U.S. grains: Soy, corn stabilize after falling to one-month lows

Chicago | Reuters — U.S. grain and soybean futures stabilized on Thursday after a decline swept them to their lowest prices in nearly a month.

Fundamental news about supplies and demand was scarce, leading to a trading session mostly driven by technical factors, analysts said.

“We need some sort of news, especially some bullish news, to turn things around here,” said Brian Hoops, president of U.S. agricultural broker Midwest Market Solutions.

The most actively traded March soybean contract slipped 0.1 per cent to $8.82-1/2 a bushel at the Chicago Board of Trade (all figures US$). Earlier in the session, the contract touched its lowest price since Nov. 27.

Related Articles

Most-active March corn futures gained 0.4 per cent to $3.74-1/2 a bushel, after reaching its lowest price since Nov. 29 on Wednesday.

CBOT March wheat advanced 0.2 per cent to $5.10-1/2 a bushel, after setting its lowest price since Nov. 30 earlier in the session. MGEX March spring wheat finished up 0.6 per cent at $5.52-1/4 a bushel after dropping to a contract low of $5.44-1/2.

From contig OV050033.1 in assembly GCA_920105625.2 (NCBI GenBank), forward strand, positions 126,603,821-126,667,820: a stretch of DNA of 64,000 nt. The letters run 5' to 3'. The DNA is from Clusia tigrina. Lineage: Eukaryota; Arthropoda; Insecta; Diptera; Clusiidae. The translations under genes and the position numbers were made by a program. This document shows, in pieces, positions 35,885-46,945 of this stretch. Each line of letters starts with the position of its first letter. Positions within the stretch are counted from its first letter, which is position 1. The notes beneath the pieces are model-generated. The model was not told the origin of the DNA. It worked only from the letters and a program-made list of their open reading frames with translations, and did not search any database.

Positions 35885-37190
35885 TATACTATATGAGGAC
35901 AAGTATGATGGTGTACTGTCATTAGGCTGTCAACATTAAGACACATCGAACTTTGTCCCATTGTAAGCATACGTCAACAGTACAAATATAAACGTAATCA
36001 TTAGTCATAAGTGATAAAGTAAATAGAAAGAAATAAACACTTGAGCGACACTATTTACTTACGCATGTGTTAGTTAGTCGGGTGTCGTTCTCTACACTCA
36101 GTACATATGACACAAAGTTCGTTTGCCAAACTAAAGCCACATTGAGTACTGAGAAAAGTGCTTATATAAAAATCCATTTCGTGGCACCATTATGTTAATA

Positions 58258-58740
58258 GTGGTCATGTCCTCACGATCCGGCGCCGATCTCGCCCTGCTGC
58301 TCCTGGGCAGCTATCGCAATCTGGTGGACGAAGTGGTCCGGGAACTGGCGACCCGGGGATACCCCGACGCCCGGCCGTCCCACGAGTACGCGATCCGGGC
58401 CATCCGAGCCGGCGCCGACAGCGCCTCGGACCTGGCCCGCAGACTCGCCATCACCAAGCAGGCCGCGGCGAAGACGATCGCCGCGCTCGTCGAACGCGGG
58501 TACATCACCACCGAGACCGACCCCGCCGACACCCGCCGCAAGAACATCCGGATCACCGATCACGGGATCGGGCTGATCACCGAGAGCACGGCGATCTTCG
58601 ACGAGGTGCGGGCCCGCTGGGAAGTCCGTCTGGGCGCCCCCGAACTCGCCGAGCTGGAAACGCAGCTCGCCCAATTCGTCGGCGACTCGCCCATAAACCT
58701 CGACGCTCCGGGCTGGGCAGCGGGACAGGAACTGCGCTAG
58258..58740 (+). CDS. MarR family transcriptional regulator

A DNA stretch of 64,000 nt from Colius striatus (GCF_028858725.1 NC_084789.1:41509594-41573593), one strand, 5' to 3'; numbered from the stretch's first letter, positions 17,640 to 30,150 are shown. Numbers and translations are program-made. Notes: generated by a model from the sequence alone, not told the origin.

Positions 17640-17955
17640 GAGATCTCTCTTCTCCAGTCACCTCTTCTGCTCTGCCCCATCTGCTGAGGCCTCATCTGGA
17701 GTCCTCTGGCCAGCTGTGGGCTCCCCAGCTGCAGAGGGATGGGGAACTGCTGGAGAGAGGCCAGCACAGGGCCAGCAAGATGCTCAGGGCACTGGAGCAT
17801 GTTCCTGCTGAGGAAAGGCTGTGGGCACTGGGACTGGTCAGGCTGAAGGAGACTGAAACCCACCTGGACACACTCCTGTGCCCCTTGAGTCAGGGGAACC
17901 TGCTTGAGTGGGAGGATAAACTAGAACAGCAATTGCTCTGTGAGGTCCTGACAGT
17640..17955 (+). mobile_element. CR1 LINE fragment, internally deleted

Traders were missing details on daily U.S. grain export sales, which the U.S. Department of Agriculture has not been reporting during the federal government’s partial shutdown.

USDA also postponed indefinitely the release of its weekly export sales report, which was slated to come out on Friday.

Market analysts and traders estimate that U.S. export sales for the week ended Dec. 20 were 1.05 million to 1.6 million tonnes for corn, 1.8 million to 2.8 million tonnes for soybeans, and 200,000 to 600,000 tonnes for wheat.

“Technicals are becoming more of a factor in trade as fundamentals are giving us nothing new to trade with,” said Karl Setzer, operations manager for Citizens LLC, a U.S. grain elevator company.

“We continue to see fund positioning, which is dominating today’s trade, and will again tomorrow and Monday.”

Traders are hoping that Washington and Beijing will make progress to resolve a trade war that slashed shipments of U.S. soybeans and other farm products to China.

China and the U.S. have plans for face-to-face consultations over trade in January, the Chinese commerce ministry said on Thursday.

“We’re moving in the right direction,” Mick Hoover, risk management team leader for MaxYield Cooperative in Iowa, said of the trade talks. “I think we’re seeing a little concern of just the unknown.”

— Tom Polansek reports on agriculture and ag commodities for Reuters from Chicago; additional reporting by Emily Chow in Kuala Lumpur and Sybille de La Hamaide in Paris.

About the author


Stories from our other publications